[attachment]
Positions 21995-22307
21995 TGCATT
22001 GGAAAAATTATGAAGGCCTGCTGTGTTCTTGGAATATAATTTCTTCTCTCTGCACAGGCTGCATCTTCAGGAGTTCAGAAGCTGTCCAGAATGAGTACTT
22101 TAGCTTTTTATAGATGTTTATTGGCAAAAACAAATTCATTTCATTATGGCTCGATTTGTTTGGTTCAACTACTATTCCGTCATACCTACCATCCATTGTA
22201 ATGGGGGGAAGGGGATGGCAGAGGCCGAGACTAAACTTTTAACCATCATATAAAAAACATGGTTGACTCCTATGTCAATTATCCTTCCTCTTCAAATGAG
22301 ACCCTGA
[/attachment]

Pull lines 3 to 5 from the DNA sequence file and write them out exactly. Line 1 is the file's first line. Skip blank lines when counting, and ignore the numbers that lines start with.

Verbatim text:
22001 GGAAAAATTATGAAGGCCTGCTGTGTTCTTGGAATATAATTTCTTCTCTCTGCACAGGCTGCATCTTCAGGAGTTCAGAAGCTGTCCAGAATGAGTACTT
22101 TAGCTTTTTATAGATGTTTATTGGCAAAAACAAATTCATTTCATTATGGCTCGATTTGTTTGGTTCAACTACTATTCCGTCATACCTACCATCCATTGTA
22201 ATGGGGGGAAGGGGATGGCAGAGGCCGAGACTAAACTTTTAACCATCATATAAAAAACATGGTTGACTCCTATGTCAATTATCCTTCCTCTTCAAATGAG